News / Middle East

Pope in Final Day of Middle East Visit

Pope Backs Two-State Solution in Palestine-Israel Conflicti
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Scott Bobb
May 25, 2014 5:57 PM
Pope Francis has expressed support for a two-state solution to the Israel-Palestine conflict on the second day of his three-day visit to the Holy Land. VOA’s Scott Bobb reports from our bureau in Jerusalem.
Pope Backs Two-State Solution in Palestine-Israel Conflict
VOA News
Pope Francis is scheduled to meet Monday with Israeli Prime Minister Benjamin Netanyahu and President Shimon Peres. He will also visit Israel's national cemetery, Mount Herzl, and the Yad Vashem Holocaust memorial.

In a welcome ceremony with the Israeli leaders, the pope said, "The right of the state of Israel to exist and to flourish in peace and security within internationally recognized borders must be universally recognized.”
 
Earlier Monday, the leader of the world's 1.3 billion Roman Catholics will meet with the Grand Mufti of Jerusalem, Muhammad Ahmad Hussein, at the al-Aqsa mosque complex in Jerusalem's Old City, and visit the Dome of the Rock. The mosque compound is built on Judaism's holiest site where the biblical First and Second Temples are believed to have stood. The compound is considered the third holiest site in Islam.
 
Monday is the last day of the pope's three-day Middle Eastern visit.
 
On Sunday, Israeli President Peres and Palestinian President Mahmoud Abbas accepted Pope Francis' invitation to come to the Vatican and pray for peace with him.

Speaking in the West Bank town of Bethlehem, Francis said the time has come "for everyone to find the courage to be generous and creative" in ending "a protracted conflict that has inflicted many wounds."
 
The pope presided Sunday over a joint prayer service with Orthodox Ecumenical Patriarch Bartholomew at the Church of the Holy Sepulcher in Jerusalem, the site where Christians believe Jesus was crucified and buried. 
  
Francis also celebrated Mass at Bethlehem's Manger Square, near the site where Christians believe Jesus was born, before meeting with Palestinian children in Deheisheh Refugee Camp. 
 
Saturday, in Jordan, Francis held talks with King Abdullah and heard first-hand accounts of the suffering of refugees who have fled Iraq and Syria for the safety of makeshift encampments in Jordan. 
 
Previous popes have always gone to the West Bank after first arriving in Tel Aviv, Israel. Francis' itinerary is being viewed as a symbolic nod to Palestinian aspirations for their own state.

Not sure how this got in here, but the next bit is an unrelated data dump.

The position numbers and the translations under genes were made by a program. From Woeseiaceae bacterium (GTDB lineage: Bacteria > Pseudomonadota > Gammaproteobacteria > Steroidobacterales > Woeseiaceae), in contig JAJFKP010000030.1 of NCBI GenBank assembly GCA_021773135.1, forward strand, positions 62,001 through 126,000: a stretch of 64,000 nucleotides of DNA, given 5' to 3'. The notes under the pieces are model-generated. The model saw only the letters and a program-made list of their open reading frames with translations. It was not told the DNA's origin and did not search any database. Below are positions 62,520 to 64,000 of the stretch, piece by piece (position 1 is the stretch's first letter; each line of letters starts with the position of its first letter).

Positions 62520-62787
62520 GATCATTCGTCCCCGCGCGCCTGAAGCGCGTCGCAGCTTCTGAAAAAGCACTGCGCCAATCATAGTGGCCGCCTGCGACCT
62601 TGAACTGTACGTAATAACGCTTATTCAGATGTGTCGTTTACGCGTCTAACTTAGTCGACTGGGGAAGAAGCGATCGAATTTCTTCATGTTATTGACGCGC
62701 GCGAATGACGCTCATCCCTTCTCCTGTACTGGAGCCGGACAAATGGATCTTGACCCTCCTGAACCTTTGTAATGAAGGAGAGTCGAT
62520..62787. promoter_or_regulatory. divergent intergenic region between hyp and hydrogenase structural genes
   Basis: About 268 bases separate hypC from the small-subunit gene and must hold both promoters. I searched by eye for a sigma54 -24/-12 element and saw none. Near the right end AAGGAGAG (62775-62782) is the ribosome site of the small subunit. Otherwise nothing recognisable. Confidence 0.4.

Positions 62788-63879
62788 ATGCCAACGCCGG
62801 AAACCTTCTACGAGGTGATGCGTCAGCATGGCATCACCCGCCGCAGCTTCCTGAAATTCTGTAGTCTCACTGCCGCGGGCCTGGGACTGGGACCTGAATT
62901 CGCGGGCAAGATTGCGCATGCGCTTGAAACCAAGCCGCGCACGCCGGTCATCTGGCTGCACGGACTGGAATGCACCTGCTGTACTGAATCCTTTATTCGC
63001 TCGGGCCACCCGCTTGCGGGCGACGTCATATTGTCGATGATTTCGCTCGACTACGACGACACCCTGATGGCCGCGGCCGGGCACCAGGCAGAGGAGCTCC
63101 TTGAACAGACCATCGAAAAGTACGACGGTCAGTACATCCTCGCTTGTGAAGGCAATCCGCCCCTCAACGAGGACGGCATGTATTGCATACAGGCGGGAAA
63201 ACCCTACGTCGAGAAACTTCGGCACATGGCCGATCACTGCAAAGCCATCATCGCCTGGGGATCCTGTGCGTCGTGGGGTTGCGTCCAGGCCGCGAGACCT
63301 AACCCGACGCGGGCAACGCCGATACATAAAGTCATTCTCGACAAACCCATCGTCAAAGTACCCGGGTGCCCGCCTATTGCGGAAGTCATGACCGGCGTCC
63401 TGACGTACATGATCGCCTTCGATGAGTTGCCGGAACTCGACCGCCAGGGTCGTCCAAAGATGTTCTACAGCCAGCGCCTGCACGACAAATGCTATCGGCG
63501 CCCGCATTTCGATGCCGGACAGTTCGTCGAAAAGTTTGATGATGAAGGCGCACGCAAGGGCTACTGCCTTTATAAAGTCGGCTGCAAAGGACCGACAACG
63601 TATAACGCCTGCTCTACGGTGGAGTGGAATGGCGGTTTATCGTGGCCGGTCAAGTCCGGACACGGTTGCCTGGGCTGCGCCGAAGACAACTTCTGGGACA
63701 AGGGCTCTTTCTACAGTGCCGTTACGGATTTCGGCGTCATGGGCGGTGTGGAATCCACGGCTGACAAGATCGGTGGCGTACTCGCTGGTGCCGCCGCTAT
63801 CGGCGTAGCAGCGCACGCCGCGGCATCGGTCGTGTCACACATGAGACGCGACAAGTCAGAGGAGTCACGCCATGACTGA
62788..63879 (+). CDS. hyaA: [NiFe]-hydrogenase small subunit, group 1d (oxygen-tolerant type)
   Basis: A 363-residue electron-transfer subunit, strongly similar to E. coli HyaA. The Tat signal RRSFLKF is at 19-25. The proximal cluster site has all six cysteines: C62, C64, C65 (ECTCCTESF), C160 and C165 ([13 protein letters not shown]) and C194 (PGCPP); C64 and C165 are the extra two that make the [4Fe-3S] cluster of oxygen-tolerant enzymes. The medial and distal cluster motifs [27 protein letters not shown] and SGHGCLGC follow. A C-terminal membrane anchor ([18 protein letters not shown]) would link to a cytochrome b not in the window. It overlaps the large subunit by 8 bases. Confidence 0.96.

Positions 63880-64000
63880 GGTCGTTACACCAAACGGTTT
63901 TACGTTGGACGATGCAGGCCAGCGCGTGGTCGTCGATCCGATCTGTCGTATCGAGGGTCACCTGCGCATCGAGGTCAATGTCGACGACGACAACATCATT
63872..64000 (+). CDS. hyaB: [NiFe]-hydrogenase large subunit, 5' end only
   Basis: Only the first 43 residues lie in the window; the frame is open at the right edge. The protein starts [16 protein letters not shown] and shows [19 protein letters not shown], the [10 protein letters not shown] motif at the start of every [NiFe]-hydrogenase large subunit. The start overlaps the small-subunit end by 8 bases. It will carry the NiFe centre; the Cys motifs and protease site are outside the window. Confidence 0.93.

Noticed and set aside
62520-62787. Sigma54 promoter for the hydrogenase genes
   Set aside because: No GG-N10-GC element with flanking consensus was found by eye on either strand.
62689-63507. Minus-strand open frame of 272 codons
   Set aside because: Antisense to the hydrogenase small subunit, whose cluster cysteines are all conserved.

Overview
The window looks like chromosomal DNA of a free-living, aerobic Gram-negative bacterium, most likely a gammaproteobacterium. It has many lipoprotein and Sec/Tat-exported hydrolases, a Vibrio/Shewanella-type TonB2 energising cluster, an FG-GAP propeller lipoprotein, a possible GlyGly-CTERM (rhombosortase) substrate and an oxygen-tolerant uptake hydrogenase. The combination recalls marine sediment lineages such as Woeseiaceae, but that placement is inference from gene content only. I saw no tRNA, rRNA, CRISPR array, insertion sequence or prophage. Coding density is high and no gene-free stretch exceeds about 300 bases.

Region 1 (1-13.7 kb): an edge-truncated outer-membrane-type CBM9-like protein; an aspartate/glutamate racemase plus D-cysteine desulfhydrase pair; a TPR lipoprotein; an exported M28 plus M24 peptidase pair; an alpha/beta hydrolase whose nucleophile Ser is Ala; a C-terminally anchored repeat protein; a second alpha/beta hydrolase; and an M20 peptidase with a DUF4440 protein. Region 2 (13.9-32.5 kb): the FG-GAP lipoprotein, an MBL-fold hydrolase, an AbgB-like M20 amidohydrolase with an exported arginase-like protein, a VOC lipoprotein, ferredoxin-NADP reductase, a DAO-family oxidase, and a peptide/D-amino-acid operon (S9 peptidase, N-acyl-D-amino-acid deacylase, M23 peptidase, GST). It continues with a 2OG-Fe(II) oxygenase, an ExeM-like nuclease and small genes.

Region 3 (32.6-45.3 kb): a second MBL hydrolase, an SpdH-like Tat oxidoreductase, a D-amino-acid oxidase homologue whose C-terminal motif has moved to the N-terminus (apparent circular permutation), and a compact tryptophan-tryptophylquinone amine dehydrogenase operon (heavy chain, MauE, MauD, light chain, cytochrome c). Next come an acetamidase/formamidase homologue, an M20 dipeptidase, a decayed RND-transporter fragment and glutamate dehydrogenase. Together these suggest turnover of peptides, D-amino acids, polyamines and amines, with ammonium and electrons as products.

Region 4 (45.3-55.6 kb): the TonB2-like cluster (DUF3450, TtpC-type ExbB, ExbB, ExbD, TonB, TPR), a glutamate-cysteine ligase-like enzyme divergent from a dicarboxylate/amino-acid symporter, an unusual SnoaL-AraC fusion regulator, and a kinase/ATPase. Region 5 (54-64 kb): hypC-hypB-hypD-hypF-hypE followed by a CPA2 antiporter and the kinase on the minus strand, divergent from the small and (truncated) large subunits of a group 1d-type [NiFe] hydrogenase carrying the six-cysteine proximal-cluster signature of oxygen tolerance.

The papal visit comes just weeks after the latest round of Israeli-Palestinian peace talks collapsed, with the Israelis accusing Abbas of sabotaging the talks by agreeing to a unity deal with Hamas Islamists who run the Gaza Strip.
  
  • Pope Francis (C) leads an open-air mass at Manger Square in the West Bank town of Bethlehem, May 25, 2014. Pope Francis made an impassioned plea for peace on a pilgrimage on Sunday to Bethlehem, the traditional birthplace of Jesus, urging an intensified effort to end the Israeli-Palestinian conflict.
  • Pope Francis reaches to a girl after a mass in Bethlehem.
  • Nuns read the ceremony booklet as they wait for the arrival of Pope Francis to celebrate Mass in Manger Square next to the Church of the Nativity in the West Bank town of Bethlehem.
  • Palestinians hold pictures of Pope Francis and Palestinian prisoners during a demonstration to call for the release of prisoners from Israeli jails and to support prisoners who have been on hunger strike, in the West Bank town of Nablus.
  • Pope Francis, center on a vehicle, greets people as he arrives in Bethlehem, West Bank.
  • Palestinian President Mahmoud Abbas (C) attends an open-air mass led by Pope Francis in the Manger Square, next to the Nativity Church in the West Bank town of Bethlehem.
  • Pope Francis touches the wall that divides Israel from the West Bank.
  • Pope Francis is welcomed by Palestinian President Mahmoud Abbas upon his arrival to the West Bank city of Bethlehem.
  • Pope Francis waves to the crowd at Manger Square in the West Bank town of Bethlehem.

In the West Bank, Francis hailed the good relations between the Holy See and Palestine. Palestinian President Abbas said he told the pope Sunday that Israel is forcing Christians and Muslims out of Jerusalem. 

In its official program, the Vatican referred to Palestinian President Abbas as the president of the "state of Palestine," and his Bethlehem office as the "presidential palace."
 
Both Israelis and Palestinians have been trying to harness the Pope's standing as leader of the world's Roman Catholics to bolster their dueling narratives.